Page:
Thursday, May 31, 2012

How to Prepare to be a Subject Specialist Librarian, by Kirstin Dougan

Dear library school student,

Some people enter library school knowing exactly what they want to specialize in—academic or public, metadata or reference, archives or schools. Others need to take several classes or an independent study or practicum in an area before they know what path they want to follow. There are several things you should do to prepare yourself for the profession if you come to library school knowing you want to be a subject specialist. These same steps can help you decide if that is the path for you if you are undecided.

Before I get into my suggestions, I want to warn you that you shouldn’t put all of your hopes into getting a graduate assistantship or hourly position in the library specialty of your choice. There will be a lucky handful of people who get to do this, but economics mean that these opportunities are available for fewer and fewer students. Don’t use that as an excuse to not get as much exposure as possible to your desired specialty.

Back to my main theme, though, you should acquaint yourself with what it means to be a subject librarian in the area that interests you. To do this you should seek out the relevant specialist on your campus and talk to him or her—preferably before your last semester in the program! Take time to cultivate this relationship. The subject specialist can be a mentor for you throughout your library school career. Most are happy to give advice about coursework, projects, job applications, etc.

Find the library association for that subject and see what kind of information they offer. Many have information online about becoming a librarian in their specialty. Attending a conference may be out of your means, but many library associations offer assistance or scholarships to students wanting to attend a conference, so it’s worth pursuing. Some associations even have smaller regional meetings that are more affordable. You might be able to carpool with other library school students from your area.

Look at job ads in that specialty.  See what sorts of skills and experience are being required. In some specialties, like music, if you are the only librarian for that subject on campus, you may be required to do public service, instruction, and cataloging. However, there are also institutions that need people solely to catalog music materials or to provide music reference service. Looking at job ads will give you an idea of the types of classes you should take and experiences you should seek out while you are still in school.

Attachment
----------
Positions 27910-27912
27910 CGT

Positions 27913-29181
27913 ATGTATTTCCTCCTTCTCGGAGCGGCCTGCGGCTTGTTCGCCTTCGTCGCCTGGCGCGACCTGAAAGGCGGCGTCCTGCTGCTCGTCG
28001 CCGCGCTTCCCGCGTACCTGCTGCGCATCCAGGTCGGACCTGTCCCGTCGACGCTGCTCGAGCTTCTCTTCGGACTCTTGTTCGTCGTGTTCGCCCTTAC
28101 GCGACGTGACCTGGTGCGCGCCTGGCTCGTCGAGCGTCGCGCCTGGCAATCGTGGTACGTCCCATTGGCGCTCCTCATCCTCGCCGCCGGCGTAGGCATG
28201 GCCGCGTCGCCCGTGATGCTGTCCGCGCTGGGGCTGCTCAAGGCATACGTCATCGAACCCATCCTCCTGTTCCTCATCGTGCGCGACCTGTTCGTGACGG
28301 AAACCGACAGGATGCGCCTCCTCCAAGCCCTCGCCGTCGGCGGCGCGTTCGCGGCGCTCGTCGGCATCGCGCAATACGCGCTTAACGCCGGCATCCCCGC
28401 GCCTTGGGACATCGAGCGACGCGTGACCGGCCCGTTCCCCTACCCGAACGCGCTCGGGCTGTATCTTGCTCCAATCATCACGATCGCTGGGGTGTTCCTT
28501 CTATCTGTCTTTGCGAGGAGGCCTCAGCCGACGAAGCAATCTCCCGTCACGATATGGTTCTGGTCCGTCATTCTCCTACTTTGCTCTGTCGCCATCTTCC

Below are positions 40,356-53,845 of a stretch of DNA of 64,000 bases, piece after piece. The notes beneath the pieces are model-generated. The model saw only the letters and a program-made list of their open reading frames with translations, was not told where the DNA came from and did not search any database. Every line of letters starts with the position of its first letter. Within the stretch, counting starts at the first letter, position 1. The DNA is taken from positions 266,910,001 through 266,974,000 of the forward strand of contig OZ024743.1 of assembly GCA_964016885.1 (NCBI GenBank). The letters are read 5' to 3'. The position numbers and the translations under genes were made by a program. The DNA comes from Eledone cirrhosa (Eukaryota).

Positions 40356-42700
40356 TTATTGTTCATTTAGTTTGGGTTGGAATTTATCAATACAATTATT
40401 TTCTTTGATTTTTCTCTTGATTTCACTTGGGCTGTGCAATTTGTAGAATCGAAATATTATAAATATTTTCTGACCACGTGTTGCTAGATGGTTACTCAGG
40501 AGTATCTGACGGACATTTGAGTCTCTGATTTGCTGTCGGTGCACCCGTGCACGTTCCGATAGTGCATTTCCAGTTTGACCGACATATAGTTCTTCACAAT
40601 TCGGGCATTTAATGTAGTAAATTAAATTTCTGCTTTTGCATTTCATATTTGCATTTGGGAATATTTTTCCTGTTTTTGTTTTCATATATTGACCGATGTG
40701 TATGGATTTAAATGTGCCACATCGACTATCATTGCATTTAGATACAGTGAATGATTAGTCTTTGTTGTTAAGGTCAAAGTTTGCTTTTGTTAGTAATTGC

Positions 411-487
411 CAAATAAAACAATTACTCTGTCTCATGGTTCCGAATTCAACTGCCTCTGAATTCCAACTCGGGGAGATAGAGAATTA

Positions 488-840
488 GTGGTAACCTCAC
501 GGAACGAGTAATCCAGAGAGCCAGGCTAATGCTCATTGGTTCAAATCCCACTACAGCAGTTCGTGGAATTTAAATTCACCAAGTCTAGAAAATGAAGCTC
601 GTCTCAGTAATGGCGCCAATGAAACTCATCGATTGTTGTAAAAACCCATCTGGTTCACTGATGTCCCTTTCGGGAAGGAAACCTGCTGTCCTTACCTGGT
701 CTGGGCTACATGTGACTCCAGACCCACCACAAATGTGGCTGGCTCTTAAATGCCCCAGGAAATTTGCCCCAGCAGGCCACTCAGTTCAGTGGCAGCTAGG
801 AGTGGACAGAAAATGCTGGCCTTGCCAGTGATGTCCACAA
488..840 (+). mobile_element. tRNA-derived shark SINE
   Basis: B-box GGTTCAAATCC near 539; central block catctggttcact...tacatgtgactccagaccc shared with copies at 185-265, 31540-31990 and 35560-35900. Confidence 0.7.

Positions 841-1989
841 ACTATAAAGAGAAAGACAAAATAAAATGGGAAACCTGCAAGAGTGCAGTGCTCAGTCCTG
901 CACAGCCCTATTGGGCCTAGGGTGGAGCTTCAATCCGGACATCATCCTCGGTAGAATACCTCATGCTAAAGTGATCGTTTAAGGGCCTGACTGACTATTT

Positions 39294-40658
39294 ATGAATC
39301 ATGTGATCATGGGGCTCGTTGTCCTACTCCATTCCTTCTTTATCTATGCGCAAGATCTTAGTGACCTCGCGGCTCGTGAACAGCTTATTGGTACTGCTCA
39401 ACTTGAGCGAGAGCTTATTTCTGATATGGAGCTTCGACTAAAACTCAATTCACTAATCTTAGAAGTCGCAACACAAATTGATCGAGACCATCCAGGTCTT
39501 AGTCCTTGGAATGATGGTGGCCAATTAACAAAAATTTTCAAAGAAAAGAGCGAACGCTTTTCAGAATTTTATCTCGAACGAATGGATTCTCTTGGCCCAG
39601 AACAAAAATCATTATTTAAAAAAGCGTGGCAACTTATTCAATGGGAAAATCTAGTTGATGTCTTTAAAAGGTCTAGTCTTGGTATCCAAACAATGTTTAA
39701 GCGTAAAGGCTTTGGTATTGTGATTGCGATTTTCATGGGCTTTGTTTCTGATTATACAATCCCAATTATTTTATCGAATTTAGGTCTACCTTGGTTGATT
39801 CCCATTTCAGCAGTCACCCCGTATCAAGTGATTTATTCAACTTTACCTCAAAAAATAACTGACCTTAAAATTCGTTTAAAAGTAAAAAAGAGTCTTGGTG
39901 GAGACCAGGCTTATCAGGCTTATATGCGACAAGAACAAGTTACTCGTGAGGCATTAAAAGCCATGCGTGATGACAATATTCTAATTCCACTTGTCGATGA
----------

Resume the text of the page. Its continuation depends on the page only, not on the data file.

Once you’ve confirmed that you want to be a subject specialist you should take all of the relevant classes in that area offered by your school. Make sure to round out with classes in areas like cataloging, collection development, copyright, digital libraries, instruction, and special collections, as these are all areas that the average subject specialist should have some knowledge of, even if they don’t have direct responsibilities for them.

Do at least one independent study or practicum. These are especially useful if, for example, you know you want to be a music cataloger but your school only offers a general cataloging course. Don’t wait until your last semester to approach the relevant subject librarian on campus to ask for advice, or to ask for a practicum or independent study. The reason for this is two-fold. First, if you say you are serious about being a subject specialist in this area and we haven’t ever seen you (in our class or in our library) until now, we will wonder why. Second, we often have limited time to offer independent studies or practicums. If you wait too long, we may not have a spot for you that semester.

But, you say, I’ve got an undergraduate degree in this field or a masters (or PhD!) in the subject; of course I’m qualified to be a librarian on this subject! Just as liking books does not make you qualified to be a librarian, knowing something about a particular subject does not make you qualified to be its librarian. Every subject specialty has attendant issues that aren’t necessarily obvious to students in that discipline. Take time to educate yourself about the field so that you can get the education and experiences you need while in library school. This will make you a much stronger job candidate in the long run.

Kirstin Dougan is the Music and Performing Arts Librarian at the University of Illinois at Urbana-Champaign. She tweets both
@kmdougan and @mpalillinois.

No comments:

Post a Comment